What is a neuropsych evaluation?
As Dr. Pickar explains it, a neuropsychology evaluation is a way to evaluate how someone learns and processes information. This testing might be used to help evaluate learning challenges, cognitive functioning, academic function, or psychological functioning.
A typical neuropsych evaluation involves 6-8 hours of testing, and may be done over one day or spread out over several days. The neuropsychologist works closely with the student throughout this time, engaging them in a wide range of short, fairly interesting activities. Once the testing is complete, the neuropsychologist will put together an evaluation.
What can be determined from neuropsych assessments?
These assessments provide information in two different areas. The first is how the student processes information in a range of domains. These skills, which are considered more “innate,” include:
- verbal skills
- spatial skills
- attentional skills
- memory skills
- reasoning skills
- organizational skills
The second area that is measured is academic skill development. This information gives a clearer picture of where a student is in terms of the skills developed in an educational environment, which include:
Each of these skills has multiple components, which are addressed through various portions of the neuropsych assessment.
The tests are standardized, although a student’s score is considered within a range: it may vary from day to day depending on factors such as sleep and stress. These standardized results allow for a student’s performance to be compared to the average scores of other students of the same age. There is also the opportunity to draw internal comparisons, such as comparing a student’s verbal skills to their reasoning skills. Differences between the “innate” skills and the “educational” skills are common. For example, a student might have excellent vocabulary skills but have significant difficulty learning to read; this may indicate a condition such as dyslexia.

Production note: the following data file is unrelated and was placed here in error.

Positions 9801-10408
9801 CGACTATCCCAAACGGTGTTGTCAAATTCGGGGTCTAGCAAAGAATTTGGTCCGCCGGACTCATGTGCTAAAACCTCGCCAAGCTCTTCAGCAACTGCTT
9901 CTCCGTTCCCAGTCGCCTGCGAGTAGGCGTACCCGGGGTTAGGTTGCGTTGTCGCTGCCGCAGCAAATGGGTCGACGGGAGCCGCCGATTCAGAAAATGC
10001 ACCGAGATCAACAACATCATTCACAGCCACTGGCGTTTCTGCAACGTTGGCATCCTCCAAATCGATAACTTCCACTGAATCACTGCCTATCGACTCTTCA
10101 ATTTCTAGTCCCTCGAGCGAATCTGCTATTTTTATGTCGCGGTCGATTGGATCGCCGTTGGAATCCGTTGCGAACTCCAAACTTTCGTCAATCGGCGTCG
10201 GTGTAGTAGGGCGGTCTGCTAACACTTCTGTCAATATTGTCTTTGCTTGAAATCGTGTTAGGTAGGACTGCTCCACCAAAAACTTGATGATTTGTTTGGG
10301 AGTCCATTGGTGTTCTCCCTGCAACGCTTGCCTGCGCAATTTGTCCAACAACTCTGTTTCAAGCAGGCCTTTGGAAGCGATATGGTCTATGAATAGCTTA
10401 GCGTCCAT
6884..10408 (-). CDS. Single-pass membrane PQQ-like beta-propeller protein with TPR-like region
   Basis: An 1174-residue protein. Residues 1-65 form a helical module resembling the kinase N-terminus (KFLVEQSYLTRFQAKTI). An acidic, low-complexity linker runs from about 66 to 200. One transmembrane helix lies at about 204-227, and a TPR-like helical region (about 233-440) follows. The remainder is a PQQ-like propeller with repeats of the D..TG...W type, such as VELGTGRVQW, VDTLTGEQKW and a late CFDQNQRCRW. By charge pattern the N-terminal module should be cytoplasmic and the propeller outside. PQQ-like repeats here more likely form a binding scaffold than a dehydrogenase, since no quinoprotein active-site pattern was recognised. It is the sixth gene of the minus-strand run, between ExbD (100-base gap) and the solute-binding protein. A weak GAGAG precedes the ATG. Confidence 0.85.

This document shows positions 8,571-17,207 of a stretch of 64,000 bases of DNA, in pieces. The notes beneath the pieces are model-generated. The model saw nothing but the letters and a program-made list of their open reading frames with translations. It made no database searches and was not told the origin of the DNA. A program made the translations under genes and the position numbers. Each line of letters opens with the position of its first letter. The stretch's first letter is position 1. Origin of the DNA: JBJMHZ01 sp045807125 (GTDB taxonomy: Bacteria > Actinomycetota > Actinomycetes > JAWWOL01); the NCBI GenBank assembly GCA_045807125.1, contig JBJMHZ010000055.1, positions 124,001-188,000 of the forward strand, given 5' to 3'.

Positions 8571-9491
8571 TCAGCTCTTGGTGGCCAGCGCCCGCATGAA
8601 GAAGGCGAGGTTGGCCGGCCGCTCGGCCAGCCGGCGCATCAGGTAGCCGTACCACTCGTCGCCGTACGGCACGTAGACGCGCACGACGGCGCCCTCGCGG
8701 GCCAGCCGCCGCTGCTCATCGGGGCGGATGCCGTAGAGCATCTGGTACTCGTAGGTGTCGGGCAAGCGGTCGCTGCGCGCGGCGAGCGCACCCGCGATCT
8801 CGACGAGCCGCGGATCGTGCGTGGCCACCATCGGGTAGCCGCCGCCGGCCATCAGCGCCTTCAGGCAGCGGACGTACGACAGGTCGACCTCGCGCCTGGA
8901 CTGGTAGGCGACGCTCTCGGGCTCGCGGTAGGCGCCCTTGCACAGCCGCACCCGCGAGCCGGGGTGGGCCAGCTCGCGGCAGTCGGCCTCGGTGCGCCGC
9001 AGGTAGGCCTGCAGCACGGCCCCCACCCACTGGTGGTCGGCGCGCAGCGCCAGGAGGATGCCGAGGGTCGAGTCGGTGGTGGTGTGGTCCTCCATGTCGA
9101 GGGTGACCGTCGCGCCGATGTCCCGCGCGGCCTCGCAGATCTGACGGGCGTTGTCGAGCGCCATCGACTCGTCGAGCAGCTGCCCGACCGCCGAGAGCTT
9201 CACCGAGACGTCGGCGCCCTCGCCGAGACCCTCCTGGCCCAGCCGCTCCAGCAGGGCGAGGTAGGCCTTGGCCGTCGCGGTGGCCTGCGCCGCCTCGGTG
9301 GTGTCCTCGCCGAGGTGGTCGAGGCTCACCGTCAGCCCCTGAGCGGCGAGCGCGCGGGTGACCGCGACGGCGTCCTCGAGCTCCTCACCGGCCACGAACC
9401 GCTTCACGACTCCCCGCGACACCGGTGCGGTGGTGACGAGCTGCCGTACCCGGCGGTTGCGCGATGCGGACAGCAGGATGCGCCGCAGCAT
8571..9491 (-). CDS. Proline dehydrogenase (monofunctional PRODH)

What happens after the assessment?
The neuropsychologist will prepare a written report that details the student’s strengths and challenges. This will come with a set of recommendations.
Parents receive this report in a private conference, during which they and the neuropsychologist discuss the testing results and what kind of assistance the student might be eligible for that the parents might want to pursue. Dr. Pickar also recommends a separate private conference with the student, where the parents might join at the end of the conversation. It may also be appropriate for the neuropsychologist to share the results with a student’s school, particularly if the recommendations include any kind of special education programming or academic accommodations.
When does a student need neuropsych testing?
The short answer is that anytime a student is having trouble with some aspect of learning, a neuropsych assessment can be incredibly valuable. The student may bring up the concerns directly to their parents, or the parent may notice the student having certain difficulties. In many cases, one or more of a student’s teachers will notice the issue in the classroom and can bring it to the parents’ attention.
These assessments not only determine areas where a student is having learning challenges; they can assess personal strengths as well. This makes neuropsych testing an option for parents who want to know if their child is gifted. That’s a reasonable question to ask, because there are many opportunities for additional enrichment that might be appropriate for some students.
Are there any public testing alternatives available?
There is testing available within the public school system, known as a core evaluation. Even students who attend private school can request this testing be done through their zoned public school. The cognitive testing is typically administered by a psychologist, while the academic skill testing is administered by an individual with an educational background. This can be a good choice for families who don’t have the resources to do private neuropsych testing. However, parents should be aware that this testing is not as in-depth as the neuropsychological assessment that a private provider can offer.
This kind of assessment can be useful in determining whether a student needs special education or classroom accommodations. In cases where private testing has been done, the school district has the right to insist on its own assessment process before the student is placed into any special programs (although schools often deem this unnecessary). Some school districts do not feel it is within their purview to diagnose students; therefore, they may be reticent to say that a child has dyslexia, ADHD, or other conditions. The quality of assessments varies from school district to school district, so parents should talk to other parents in their area or consult with their local SEPC (Special Education Parent Committee) for additional information.
What about insurance coverage for these tests?
Coverage tends to vary from carrier to carrier, so parents should always check with their own insurance company to see whether neuropsychological assessments are covered. Often, if the testing is performed for an “educational” purpose, it is not covered. If, on the other hand, a student is being tested to potentially diagnose a condition such as ADHD, then the testing may be considered “medical,” thereby making it eligible for coverage. Parents may then be able to use the assessment results for other educational purposes.